WIT Press


Three-dimensional Finite Element Analysis Of The Human Middle Ear And An Application For Clinics For Tympanoplasty

Price

Free (open access)

Paper DOI

10.2495/SECM130061

Volume

78

Pages

12

Page Range

61 - 72

Published

2013

Size

2,468 kb

Author(s)

T. Higashimachi, Y. Shiratake, T. Maeda, K. Sug & R. Toriya

Abstract

The geometric model around the middle ear which includes the tympanic membrane, tympanic cavity, auditory ossicles, several ligaments, and tensor was constructed using SolidWorks. The auditory ossicles consist of malleus, incus and stapes. The computerized tomography (CT) scan data around the middle ear was converted into DICOM (Digital Imaging and Communication in Medicine) data, then into STL data. This STL data was imported to SolidWorks in order to generate the geometric model. The sound pressure through the tympanic membrane was applied to this model in a three-dimensional finite element analysis using COSMOSWorks. Then, the mechanical influence of the sound pressure upon the middle ear was analyzed. The deformation of the middle ear and the displacement of the stapes under the sound pressure of 120 dB were clarified. The displacement of the bottom of the stapes in the direction of the axis is about 3.1 nanometers which becomes a standard value of the hearing ability evaluation. In the internal ear, the stapes vibration is transmitted to the labyrinthine fluid in the cochlea where electrical signals are generated. Finally, it is recognized in the brain as sound. For example, in the case that the medical device is substituted for the deficient auditory ossicles, it is possible to estimate hearing ability by comparing to what degree the displacement of stapes changes. This kind of approach makes it possible to propose a new medical treatment for the recovery of conductive hearing loss. Keywords: geometric model, SolidWorks, FEM, human middle ear, tympanic membrane, auditory ossicles, tympanoplasty operation, sound pressure.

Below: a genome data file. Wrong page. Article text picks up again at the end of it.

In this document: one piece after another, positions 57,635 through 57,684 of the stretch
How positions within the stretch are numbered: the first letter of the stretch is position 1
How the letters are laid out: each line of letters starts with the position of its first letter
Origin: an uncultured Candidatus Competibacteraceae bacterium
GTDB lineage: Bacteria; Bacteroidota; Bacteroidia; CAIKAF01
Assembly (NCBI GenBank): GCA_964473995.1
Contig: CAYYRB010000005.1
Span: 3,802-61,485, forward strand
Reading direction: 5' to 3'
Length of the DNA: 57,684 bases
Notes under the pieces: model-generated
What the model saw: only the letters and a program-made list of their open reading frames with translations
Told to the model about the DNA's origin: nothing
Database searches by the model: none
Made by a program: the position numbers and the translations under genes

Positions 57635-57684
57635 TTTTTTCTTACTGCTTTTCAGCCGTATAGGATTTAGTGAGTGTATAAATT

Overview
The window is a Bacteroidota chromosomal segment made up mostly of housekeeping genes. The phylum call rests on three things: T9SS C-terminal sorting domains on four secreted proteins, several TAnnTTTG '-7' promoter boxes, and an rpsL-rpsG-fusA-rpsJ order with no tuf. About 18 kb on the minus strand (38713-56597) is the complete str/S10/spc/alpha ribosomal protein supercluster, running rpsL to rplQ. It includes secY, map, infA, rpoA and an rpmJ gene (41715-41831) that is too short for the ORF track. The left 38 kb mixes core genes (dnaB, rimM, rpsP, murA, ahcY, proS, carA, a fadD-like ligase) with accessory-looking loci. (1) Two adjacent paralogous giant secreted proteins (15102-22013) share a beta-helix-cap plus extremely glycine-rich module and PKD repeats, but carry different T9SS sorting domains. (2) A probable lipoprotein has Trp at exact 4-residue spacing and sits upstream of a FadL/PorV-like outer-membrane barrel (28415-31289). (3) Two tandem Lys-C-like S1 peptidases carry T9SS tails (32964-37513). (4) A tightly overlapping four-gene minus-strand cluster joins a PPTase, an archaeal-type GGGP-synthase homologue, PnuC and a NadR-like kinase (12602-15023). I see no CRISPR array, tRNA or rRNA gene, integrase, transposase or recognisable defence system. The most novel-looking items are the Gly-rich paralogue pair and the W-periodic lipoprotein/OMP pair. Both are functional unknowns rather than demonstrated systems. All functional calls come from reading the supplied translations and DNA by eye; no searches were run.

Keywords

Keywords: geometric model, SolidWorks, FEM, human middle ear, tympanic membrane, auditory ossicles, tympanoplasty operation, sound pressure.